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Subject: RE: How to train to run sprint faster?
Before I started tri's my wife and I got back into shape by running 5k's.  I figured If I trained like I could race I'd get faster.  I did but only to a point then I plateaued and promptly started getting lower leg injuries (read too fast too often).  It wasn't until I started HR training after doing the field LT test did I really grasp the concept of running longer, a bit slower, to get faster.  IIRC the general rule is 80%/10%/10% for run training; 80% low intensity (Z1-Z2), 10% moderate (Z3-Z4) intensity and 10% high intensity (Z5).  After three years of Florida winter 13.1 training I feel I respond better with less high and some more low & moderate.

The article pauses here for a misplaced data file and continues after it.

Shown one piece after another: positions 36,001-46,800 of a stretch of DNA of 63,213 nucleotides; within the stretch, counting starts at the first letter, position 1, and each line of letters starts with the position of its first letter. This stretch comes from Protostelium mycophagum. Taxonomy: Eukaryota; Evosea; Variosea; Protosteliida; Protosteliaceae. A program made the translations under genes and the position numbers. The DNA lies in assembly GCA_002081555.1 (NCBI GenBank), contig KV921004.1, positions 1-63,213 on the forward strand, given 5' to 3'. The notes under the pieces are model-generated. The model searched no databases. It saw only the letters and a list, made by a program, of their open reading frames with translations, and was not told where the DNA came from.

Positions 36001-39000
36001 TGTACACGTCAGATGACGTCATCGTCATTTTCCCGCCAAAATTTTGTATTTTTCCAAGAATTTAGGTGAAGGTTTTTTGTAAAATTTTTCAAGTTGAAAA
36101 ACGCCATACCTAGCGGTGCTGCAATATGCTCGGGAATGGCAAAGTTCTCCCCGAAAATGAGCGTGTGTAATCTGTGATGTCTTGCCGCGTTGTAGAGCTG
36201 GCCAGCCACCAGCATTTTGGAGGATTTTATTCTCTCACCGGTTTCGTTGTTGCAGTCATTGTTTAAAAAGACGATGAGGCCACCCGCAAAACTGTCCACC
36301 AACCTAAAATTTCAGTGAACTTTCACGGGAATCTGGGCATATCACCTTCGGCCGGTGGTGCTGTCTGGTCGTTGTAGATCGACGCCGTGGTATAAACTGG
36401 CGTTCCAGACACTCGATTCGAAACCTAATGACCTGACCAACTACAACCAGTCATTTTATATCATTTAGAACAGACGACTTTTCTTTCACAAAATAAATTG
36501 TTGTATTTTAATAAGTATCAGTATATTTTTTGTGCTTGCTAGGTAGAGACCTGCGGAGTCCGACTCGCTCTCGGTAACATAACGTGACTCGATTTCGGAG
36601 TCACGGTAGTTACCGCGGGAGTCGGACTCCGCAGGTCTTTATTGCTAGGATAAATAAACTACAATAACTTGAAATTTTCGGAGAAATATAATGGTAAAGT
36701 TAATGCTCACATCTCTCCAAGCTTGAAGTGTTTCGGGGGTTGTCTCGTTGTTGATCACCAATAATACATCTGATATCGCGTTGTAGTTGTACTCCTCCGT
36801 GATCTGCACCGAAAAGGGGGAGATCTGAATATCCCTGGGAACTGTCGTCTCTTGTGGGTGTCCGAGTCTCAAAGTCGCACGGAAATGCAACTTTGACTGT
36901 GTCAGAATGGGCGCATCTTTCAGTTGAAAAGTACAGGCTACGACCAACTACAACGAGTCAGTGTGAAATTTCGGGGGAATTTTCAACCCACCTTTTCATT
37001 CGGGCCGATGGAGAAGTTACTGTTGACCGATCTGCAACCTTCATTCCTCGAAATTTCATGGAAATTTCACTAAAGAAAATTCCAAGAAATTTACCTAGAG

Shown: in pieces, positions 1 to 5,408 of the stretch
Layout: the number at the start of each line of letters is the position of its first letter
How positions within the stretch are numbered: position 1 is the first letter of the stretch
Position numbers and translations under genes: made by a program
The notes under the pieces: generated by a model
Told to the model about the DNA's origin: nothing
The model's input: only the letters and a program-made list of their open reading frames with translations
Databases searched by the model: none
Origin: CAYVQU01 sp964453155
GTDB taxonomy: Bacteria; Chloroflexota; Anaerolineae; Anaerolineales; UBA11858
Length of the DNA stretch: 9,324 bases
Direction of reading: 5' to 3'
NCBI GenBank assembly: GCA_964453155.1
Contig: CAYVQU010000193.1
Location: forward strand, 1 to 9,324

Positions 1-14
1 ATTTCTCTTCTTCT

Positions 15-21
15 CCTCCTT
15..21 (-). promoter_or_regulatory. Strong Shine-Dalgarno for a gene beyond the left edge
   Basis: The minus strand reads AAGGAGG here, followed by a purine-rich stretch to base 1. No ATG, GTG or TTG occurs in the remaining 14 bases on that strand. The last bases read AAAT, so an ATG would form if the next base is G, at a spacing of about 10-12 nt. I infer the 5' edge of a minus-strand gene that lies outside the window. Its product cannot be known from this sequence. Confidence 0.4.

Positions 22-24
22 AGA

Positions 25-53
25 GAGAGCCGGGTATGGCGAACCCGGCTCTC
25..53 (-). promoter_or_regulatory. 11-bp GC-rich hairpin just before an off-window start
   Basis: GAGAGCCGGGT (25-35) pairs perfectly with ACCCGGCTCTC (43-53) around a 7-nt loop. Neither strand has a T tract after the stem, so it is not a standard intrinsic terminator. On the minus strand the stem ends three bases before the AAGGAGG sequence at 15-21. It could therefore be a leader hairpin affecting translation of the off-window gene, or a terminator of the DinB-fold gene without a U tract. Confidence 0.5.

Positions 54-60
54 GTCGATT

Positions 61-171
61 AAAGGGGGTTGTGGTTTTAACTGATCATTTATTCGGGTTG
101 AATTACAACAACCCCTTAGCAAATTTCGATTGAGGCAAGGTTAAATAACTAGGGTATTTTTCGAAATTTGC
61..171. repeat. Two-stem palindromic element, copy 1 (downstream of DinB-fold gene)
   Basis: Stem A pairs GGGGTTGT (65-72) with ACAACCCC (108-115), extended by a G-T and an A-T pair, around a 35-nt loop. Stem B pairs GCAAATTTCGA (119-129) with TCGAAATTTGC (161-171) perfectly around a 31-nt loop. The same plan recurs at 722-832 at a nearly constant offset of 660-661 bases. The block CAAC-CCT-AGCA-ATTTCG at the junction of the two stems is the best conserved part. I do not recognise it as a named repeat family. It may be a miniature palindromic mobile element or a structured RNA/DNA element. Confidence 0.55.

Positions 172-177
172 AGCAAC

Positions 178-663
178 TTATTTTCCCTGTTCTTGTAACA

2012-08-27 12:14 PM
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Subject: RE: How to train to run sprint faster?
You need a solid foundation to start with, so make sure you have a fees months of solid conditioning to start with. After you have that, start adding one session of speed work per week.


2012-08-27 12:40 PM
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Subject: RE: How to train to run sprint faster?

Before we start getting all fancy with the intervals here, let's consider that OP runs 5K every other day.  That's 9-12 miles per week.  Step one is to run more.

Having said that, variety is a good thing.  Don't always run the same distance.  Don't always run the same intensity.  Mix it up.  "Mostly easy, sometimes hard".  Be very very careful with the 'sometimes hard' part, especially as injury and recovery are likely to be more of an issue the further you are on the other side of 30 years old.  IMHO, formal structured intervals are not the way to go, at least not yet.  Increase mileage and mix it up.

2012-08-27 1:49 PM
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Subject: RE: How to train to run sprint faster?
Experior - 2012-08-27 12:40 PM